Support facilities within the base, which is a little more than 50 miles north of the Demilitarized Zone.CreditCSIS/Beyond Parallel, via DigitalGlobe 2018

The report contains a dozen or so satellite images of Sakkanmol — each heavily annotated to show the base checkpoint, headquarters buildings, barracks, security areas, maintenance depots and the entrances to the warrens of underground tunnels that hide mobile missiles and their transporter trucks.

The base runs through a narrow mountain valley over an area of three square miles. Each tunnel entrance, the report says, is protected by a neighboring berm of rock and dirt about 60 feet high and two outward-opening doors about 20 feet wide. They are meant to protect the tunnel entrances from artillery fire and aerial attack.

The report says the Sakkanmol base conceals seven lengthy tunnels that can accommodate up to 18 transporters that move the missiles. Each is typically fitted with one warhead.

If tensions rose, the report says, the missiles would be transported from the base to prearranged launching sites — often no more than a wide spot in a road. The mobile launchers can move quickly — they can be ready to fire in under an hour — which is why the United States has been trying to get the small satellites into the sky for early warning. The satellites have a special kind of sensor using “synthetic aperture radar” that cuts through clouds.

The current, multibillion-dollar constellation of large satellites that keep an eye on North Korea is often out of position, and officials say the country’s ballistic missile sites are under surveillance less than 30 percent of the time. (The exact figure is classified.)

A map of North Korea in the report shows three belts of missile bases that run from short-range tactical emplacements, to sites with midrange missiles that could strike most of South Korea, Japan and American bases in the Pacific, to strategic ones for missiles that threaten to reach American shores.

The strategic bases appear to be home to the intercontinental ballistic missiles that North Korea test-fired in 2017, alarming the world. The North’s tests, while demonstrating significant progress, did not prove that it had solved all the technical problems inherent in launching a nuclear warhead that could reach the continental United States. That is why Mr. Trump and Mr. Pompeo have argued that the halt to missile testing is a major accomplishment: It prevents Mr. Kim from demonstrating that he can take those last steps.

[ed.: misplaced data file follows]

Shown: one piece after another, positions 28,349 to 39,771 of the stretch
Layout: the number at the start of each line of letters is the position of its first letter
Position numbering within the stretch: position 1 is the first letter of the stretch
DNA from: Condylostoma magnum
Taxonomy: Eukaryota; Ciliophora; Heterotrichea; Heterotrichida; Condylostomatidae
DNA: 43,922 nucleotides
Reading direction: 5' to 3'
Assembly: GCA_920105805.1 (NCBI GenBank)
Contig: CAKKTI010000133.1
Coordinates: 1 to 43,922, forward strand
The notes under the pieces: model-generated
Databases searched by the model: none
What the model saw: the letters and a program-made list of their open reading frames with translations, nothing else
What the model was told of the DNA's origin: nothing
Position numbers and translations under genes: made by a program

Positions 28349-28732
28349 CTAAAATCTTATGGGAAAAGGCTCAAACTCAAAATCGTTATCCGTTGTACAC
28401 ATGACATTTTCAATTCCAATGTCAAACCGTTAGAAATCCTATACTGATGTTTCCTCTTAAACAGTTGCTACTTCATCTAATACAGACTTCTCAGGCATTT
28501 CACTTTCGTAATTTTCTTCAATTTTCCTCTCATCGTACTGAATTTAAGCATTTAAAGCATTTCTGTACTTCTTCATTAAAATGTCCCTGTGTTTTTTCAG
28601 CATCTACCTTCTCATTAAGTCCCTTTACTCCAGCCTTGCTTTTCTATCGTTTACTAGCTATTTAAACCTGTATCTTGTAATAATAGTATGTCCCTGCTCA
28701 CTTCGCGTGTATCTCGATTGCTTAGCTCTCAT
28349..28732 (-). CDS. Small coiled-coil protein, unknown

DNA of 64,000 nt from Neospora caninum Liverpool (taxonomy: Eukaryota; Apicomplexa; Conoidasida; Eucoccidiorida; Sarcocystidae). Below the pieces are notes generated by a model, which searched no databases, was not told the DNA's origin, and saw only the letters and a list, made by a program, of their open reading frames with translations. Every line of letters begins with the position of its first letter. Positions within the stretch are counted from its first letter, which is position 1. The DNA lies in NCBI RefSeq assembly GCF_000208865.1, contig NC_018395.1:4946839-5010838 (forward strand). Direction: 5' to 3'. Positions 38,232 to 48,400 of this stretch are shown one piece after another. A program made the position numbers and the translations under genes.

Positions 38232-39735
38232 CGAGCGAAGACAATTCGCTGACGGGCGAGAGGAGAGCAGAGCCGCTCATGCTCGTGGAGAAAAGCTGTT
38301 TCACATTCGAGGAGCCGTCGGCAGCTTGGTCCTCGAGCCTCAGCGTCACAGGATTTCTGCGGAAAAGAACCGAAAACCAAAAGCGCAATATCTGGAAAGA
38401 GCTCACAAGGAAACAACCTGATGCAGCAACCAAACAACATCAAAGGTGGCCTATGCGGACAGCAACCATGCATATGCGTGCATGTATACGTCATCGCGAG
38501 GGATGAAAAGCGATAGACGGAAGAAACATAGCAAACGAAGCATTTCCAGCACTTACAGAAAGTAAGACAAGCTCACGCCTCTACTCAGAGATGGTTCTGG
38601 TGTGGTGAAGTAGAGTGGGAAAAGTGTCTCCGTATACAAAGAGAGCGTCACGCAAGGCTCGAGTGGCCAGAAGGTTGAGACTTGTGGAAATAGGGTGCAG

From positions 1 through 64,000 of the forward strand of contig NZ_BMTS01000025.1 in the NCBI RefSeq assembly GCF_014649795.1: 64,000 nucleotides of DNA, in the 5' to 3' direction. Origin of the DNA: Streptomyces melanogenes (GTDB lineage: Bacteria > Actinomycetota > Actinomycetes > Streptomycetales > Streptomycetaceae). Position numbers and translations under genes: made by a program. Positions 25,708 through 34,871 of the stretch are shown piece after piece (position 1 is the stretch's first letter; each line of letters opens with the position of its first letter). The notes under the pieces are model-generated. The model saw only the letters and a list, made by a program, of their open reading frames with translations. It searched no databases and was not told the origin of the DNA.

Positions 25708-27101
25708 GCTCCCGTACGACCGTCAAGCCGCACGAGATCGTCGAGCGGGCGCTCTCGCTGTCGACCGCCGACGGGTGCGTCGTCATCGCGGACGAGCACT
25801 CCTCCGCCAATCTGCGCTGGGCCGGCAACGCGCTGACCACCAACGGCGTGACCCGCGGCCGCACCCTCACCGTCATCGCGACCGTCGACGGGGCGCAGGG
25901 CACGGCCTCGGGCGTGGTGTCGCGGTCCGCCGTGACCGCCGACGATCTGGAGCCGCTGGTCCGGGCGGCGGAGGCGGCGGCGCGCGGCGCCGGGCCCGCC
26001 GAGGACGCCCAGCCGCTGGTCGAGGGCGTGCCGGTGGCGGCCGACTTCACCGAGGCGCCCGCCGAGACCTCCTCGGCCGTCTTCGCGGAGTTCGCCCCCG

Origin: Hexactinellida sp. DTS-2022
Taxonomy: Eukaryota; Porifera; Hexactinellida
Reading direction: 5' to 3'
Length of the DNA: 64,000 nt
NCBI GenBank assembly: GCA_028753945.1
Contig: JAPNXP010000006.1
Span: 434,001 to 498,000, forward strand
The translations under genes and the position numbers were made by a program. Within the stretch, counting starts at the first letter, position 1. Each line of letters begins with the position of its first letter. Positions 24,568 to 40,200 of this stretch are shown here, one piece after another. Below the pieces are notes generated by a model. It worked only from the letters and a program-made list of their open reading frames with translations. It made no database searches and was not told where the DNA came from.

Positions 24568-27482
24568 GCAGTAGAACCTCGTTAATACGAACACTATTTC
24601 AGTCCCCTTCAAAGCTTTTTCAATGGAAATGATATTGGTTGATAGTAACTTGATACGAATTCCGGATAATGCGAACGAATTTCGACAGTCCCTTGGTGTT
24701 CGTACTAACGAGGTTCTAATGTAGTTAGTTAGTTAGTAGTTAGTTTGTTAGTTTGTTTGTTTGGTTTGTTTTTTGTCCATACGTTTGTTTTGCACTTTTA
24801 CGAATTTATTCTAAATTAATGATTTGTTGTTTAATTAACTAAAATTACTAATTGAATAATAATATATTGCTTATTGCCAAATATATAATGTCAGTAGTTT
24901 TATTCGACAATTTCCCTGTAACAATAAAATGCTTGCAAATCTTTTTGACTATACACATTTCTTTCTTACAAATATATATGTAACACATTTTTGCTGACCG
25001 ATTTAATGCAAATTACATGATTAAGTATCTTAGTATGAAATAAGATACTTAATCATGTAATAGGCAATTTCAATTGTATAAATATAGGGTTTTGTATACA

The report, which was also written with Lisa Collins, a research fellow at the center, supplemented the satellite imagery with interviews of North Korean defectors and government officials around the world.

The North’s missile bases, with few exceptions, are “in mountainous terrain, often spread out within narrow dead-end valleys,” Mr. Bermudez said. He added, “These bases simply do not look like missile operating bases as seen in the United States, Russia, China or Europe.”

Major nuclear powers tend to house their land-based missiles in underground silos, which can be vulnerable to pre-emptive attack. The North’s heavy reliance on missiles that can be repositioned with the changing circumstances of war is part of an effort to avoid that mistake, while giving the country a stronger hand in the game of nuclear diplomacy and brinkmanship.

“The bases are clearly active,” Mr. Cha said. “It’s not like these things have been frozen and are decaying.”

(Newsweek) ARE KOREAS ABOUT TO FINALLY MAKE PEACE? U.S. HELPS DISARM WORLD’S MOST HEAVILY FORTIFIED BORDER

(Newsweek) North and South Korean personnel have completed disarming an important section of the massive demilitarized zone that lies between them, an unprecedented step amid a warming of relations between the longtime foes.

Officials from both sides of what has been described as the world’s most heavily fortified border—alongside members of the U.S.-led United Nations Command—completed the removal of defense posts, landmines and armed soldiers Thursday from the Joint Security Area, where troops from both Koreas have stood face-to-face since the ceasefire that ended their mid-20th-century conflict. Despite technically remaining at war, North and South Korea have embarked on a series of top-level meetings this year aimed at settling their decades-long feud.

In the most recent inter-Korea summit last month, North Korean supreme leader Kim Jong Un and South Korean President Moon Jae-in agreed to begin scaling down their countries’ military presence on the border. As a result, personnel began demining activities at the beginning of the month.

“The military authorities of the two Koreas and the UNC will make joint efforts to ensure that the JSA disarmament, stated in the Sept. 19 military agreement, will be implemented normally,” South Korea’s Defense Ministry said Thursday in a statement, according to the official Yonhap News Agency.

GettyImages-1053241776A South Korean soldier (center) carries a coffin containing a piece of bone believed to be the remains of an unidentified South Korean soldier killed in the Korean War in the Demilitarized Zone (DMZ), in Cheorwon, South Korea, on October 25. The excavation project is part of a comprehensive military agreement that the two Koreas signed last month.JUNG YEON-JE/AFP/GETTY IMAGES